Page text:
DR. NORTH: Pet dentistry FAQ

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January and February are Dental Health Months, where we focus on the importance of dental health for our pets, and how a pretty smile must be backed up by healthy teeth below the gum line in order to keep the body healthy and the teeth in place as long as possible.

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This week we are going to touch on some frequently asked questions that we get asked about pet dentistry.

Is the anesthetic going to be risky for Chewy?

Minimizing the risk of an anesthetic is a job that veterinarians take very seriously, from the quickest wound repair, to longer bone surgeries, to dental procedures in our oldest pets. Physical examinations and tests are used before the procedures to assess suitability for anesthesia and to decide on the best combinations of drugs and intravenous fluids for each pet. This is followed by dedicated monitoring of their body systems, as well as direct supervision from a team of a veterinarian and technicians. No medical professional is going to tell you that anesthetics are "risk free," but there is little that is worth having in life that is risk free. It's certainly worthwhile to give Chewy a longer, healthier, less painful life by having a healthy mouth.

What's included for the money that I'm spending?

When you're given a dental estimate there's a list of items that are included in the collective pricing for a dentistry. There are also unlisted items that are performed as part of a dental cleaning. In addition to the procedures for the anesthetic discussed above, a full mouth exam is also performed — looking at the teeth, probing root pockets and all the soft tissue in the mouth. Full dental scaling on all surfaces of the teeth (even the tough to reach between the teeth/back of the mouth areas) is followed by polishing and finally flushing any remaining dental debris, tartar and bacteria.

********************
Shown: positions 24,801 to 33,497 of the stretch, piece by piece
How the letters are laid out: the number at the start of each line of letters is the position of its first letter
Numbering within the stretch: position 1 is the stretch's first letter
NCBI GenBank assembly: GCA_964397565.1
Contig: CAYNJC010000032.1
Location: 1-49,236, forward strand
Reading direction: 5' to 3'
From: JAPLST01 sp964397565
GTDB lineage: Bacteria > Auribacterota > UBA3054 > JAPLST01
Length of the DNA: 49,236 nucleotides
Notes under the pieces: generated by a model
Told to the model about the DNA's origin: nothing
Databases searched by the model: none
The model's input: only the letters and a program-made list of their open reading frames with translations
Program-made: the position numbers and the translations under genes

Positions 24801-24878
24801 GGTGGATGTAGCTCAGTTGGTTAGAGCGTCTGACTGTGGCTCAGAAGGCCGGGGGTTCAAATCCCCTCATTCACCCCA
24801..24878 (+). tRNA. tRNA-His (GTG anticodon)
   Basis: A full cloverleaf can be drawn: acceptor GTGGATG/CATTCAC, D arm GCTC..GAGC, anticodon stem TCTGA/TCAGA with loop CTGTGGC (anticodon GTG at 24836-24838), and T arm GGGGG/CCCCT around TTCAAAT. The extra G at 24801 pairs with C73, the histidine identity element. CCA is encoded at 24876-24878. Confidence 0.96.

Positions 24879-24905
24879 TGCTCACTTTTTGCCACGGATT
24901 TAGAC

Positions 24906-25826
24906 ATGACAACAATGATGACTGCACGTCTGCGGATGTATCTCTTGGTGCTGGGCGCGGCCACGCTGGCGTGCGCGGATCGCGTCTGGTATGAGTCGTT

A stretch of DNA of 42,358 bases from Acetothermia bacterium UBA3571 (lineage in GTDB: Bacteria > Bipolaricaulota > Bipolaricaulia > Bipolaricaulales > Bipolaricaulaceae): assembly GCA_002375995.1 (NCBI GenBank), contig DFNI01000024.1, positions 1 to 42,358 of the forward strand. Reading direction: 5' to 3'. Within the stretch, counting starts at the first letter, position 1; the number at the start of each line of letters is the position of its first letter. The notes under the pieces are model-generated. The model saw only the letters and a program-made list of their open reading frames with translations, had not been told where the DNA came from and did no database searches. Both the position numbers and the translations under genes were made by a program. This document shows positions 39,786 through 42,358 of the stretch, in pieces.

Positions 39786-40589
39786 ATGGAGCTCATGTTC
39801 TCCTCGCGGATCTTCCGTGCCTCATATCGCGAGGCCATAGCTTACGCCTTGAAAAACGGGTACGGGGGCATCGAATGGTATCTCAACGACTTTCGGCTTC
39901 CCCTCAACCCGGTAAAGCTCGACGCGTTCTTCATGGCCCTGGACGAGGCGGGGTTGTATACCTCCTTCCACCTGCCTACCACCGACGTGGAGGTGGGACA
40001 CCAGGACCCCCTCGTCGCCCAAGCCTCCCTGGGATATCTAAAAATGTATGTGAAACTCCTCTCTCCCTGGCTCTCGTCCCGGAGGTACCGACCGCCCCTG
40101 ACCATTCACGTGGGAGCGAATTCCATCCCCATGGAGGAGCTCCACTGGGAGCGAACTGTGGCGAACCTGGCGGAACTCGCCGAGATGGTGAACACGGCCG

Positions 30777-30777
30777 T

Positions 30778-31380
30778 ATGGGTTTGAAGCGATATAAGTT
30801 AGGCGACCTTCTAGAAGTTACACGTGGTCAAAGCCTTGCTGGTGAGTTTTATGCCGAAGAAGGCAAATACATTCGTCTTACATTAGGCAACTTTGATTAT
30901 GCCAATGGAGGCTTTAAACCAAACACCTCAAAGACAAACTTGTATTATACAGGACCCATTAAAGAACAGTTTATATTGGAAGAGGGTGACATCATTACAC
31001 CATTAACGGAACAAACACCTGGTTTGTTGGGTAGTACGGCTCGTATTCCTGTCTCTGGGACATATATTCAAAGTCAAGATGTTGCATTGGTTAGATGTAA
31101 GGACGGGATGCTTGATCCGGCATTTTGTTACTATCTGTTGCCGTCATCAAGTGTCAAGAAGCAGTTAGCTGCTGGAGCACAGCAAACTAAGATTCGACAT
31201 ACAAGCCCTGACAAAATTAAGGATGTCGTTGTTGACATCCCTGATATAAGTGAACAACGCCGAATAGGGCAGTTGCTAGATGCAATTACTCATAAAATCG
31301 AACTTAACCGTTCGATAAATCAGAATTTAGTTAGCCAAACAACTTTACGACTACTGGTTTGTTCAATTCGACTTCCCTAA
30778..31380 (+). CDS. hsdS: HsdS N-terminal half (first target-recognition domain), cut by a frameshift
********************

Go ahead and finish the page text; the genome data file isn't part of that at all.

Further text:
All this while Chewy is snuggled up under a cozy heated blanket. Chewy will wake up under direct supervision in the recovery ward until you come to pick him up (usually later the same day). When you pick up Chewy, the caring veterinary team goes over the procedure, any necessary medications and recommendations. A follow up progress exam is included to ensure the mouth is healing nicely. From start to finish, the average time that staff are involved with each dentistry is between one to two hours.

How often will Chewy need to have a dentistry?

Every one of our furry friends is an individual both in personality and in their dental hygiene.

They all have different spacing of the teeth, different chewing habits, different diets and treats they enjoy, as well as saliva that forms tartar at different rates, so there is variability in when they need dentistry. However, for smaller animals especially, it is fairly normal to need a professional cleaning once a year. Dental assessments at their yearly wellness exams help to decide on the frequency required by your pet. Remember that a once yearly dentistry for them is the equivalent of us humans going five to seven years between professional dental cleanings.

Can Chewy eat his regular food afterwards?

Most patients are happily chewing their food later the same day. Even with extractions or tooth removals, once the source of pain has been removed, and they have been given some pain medication, they are happier to eat than before. You may find that you are given some suggestions by your veterinary team on changes to Chewy’s diet that will help him have a healthier mouth and possibly have longer intervals between cleanings.

These are a small selection of the questions that thoughtful pet caregivers ask when they are doing the best for their furry loved ones. Be sure to ask your veterinarian these questions and more so you can comfortably choose better dental hygiene and a better quality of life for the Chewy in your life.

Dr. Katharine North has been a resident and active participant in the Fort St. John community since her family immigrated to Canada from the United Kingdom as a child. Dr. North spent many hours at the North Peace Veterinary Clinic as a student and joined the practice as a veterinary associate upon graduation.

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